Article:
Water, electrolyte and acid-base balance

Published on 02/03/2015 by admin

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Last modified 02/03/2015

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11 Water, electrolyte and acid-base balance

Salt and volume distribution

Na+ retention and excretion control extracellular volume (water will passively follow salt). Systemic baro-receptors (carotid sinus, aortic arch) ‘sense’ changes in arterial tone (a function of cardiac output and systemic vascular resistance). A fall in effective arterial blood volume (EABV) activates the sympathetic nervous system, leading to Na+ retention by the kidney. With an expanded EABV, increased renal Na+ loss occurs.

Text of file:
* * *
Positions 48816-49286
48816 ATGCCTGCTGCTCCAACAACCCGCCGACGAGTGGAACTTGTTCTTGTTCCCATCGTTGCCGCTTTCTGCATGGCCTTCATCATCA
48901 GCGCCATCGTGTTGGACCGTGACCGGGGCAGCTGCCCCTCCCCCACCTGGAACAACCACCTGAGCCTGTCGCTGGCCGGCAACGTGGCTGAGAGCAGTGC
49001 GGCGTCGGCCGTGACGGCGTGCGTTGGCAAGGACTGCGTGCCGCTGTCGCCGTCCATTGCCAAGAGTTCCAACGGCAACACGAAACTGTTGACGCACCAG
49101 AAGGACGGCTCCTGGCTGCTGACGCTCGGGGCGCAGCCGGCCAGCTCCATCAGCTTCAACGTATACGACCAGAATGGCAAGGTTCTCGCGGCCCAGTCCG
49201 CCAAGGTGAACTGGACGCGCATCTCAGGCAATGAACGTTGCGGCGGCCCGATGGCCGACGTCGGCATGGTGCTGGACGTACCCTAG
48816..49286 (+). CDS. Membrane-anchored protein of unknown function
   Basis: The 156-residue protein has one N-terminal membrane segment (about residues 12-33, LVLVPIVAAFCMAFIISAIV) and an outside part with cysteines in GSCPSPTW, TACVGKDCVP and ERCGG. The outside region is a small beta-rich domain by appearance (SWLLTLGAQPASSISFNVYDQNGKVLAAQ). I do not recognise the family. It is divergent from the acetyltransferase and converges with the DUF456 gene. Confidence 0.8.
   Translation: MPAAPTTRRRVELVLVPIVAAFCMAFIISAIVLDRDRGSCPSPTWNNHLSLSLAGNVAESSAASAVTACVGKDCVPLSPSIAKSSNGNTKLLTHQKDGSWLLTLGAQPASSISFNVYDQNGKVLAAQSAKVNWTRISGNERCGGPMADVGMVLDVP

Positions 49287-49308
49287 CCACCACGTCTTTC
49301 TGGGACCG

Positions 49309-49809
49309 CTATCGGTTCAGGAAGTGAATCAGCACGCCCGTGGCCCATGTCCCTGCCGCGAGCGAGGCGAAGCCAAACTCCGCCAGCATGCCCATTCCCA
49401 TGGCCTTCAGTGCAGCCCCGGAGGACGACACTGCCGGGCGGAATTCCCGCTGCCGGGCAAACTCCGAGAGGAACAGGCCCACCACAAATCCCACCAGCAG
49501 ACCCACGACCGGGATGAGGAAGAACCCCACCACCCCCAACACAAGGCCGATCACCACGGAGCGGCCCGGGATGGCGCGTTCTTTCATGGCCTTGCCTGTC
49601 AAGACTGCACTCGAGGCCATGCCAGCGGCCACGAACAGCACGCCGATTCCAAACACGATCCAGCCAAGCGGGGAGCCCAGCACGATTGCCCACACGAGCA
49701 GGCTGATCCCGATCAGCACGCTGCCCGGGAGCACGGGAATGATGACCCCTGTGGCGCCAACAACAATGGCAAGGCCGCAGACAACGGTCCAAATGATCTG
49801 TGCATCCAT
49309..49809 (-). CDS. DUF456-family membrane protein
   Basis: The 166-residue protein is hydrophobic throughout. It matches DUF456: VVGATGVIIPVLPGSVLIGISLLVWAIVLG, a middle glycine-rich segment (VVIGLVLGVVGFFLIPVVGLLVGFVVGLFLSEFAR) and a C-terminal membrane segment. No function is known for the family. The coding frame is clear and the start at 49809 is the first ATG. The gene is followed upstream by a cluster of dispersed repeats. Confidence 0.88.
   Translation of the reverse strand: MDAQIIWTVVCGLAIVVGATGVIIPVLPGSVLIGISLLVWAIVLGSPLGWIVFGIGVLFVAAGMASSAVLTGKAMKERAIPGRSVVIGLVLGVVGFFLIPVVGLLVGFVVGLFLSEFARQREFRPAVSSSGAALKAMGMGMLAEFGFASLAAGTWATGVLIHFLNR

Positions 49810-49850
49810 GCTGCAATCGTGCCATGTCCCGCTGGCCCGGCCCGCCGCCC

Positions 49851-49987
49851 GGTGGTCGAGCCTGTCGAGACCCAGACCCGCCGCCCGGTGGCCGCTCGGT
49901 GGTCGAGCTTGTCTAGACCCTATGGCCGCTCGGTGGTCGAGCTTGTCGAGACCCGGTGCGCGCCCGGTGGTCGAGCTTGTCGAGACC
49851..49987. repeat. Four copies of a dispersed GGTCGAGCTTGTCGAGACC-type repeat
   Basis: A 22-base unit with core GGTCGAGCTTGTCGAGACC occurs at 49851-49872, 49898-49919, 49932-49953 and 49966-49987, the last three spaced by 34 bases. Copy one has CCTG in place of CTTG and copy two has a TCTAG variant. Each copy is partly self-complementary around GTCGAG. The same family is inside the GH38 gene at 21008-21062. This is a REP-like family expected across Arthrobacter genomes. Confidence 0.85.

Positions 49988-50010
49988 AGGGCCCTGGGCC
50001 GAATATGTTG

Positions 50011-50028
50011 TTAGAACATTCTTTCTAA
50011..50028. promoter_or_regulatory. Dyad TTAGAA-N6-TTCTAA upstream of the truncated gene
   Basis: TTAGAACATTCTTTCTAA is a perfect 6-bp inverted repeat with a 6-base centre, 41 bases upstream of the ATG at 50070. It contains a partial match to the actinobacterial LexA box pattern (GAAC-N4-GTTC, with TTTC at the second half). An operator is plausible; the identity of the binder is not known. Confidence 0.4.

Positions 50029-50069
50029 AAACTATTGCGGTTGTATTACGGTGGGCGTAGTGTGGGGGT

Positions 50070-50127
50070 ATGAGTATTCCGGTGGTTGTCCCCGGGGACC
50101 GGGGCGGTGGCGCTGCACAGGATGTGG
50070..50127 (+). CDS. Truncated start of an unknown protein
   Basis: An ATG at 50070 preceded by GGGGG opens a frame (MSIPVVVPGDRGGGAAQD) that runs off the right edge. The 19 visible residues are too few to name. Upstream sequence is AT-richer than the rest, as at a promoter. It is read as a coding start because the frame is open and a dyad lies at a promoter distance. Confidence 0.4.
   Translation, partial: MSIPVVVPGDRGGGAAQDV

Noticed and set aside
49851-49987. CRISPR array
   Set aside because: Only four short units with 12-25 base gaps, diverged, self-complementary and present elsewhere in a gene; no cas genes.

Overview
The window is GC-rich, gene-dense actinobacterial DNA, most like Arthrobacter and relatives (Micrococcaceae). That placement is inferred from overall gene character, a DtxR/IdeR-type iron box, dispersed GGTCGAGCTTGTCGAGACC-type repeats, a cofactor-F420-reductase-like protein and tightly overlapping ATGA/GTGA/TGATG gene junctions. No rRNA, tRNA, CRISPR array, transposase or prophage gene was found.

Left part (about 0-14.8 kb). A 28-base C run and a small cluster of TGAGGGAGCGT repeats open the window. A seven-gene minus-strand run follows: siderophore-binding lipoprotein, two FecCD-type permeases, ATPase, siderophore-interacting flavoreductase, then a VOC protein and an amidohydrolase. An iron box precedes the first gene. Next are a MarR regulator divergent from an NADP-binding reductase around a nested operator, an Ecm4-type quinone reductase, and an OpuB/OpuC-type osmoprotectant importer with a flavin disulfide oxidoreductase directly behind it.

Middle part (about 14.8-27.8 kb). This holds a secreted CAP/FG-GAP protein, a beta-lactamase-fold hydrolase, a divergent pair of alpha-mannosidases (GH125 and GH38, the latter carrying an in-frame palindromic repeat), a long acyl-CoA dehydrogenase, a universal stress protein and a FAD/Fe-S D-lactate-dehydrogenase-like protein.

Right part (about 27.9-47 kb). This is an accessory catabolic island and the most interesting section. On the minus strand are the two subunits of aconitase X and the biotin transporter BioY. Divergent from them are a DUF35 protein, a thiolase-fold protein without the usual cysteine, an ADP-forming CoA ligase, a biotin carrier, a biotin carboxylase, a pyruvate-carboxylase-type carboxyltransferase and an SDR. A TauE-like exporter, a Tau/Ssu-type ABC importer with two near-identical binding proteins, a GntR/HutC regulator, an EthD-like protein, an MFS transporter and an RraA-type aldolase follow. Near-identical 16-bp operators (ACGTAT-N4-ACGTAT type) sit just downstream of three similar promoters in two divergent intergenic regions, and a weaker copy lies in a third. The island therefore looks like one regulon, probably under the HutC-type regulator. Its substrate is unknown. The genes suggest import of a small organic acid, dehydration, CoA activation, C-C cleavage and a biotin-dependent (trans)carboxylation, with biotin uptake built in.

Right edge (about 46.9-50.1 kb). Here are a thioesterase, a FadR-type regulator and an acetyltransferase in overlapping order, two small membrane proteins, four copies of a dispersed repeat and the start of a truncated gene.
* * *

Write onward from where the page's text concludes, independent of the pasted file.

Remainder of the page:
Disorders of sodium are more accurately disorders of water than of sodium, as disturbances of sodium concentration are mainly caused by a disturbance of water balance. The danger posed by a low or high serum Na+ comes from both the electrolyte abnormality and its correction; the skull does not allow the brain to change in volume, so movement of water into the CNS risks increased intracranial pressure (and eventually tentorial herniation). Equally, movement of water out of the brain can lead to sudden and irreversible osmotic injury (central pontine myelinolysis (CPM)).


Hyponatraemia (plasma Na+ < 135 mmol/L) is common in hospitalized patients, but symptomatic hyponatraemia is very much less common — and more dangerous.

Hyponatraemia with a normal extracellular volume

Excess body water results from an abnormally high intake.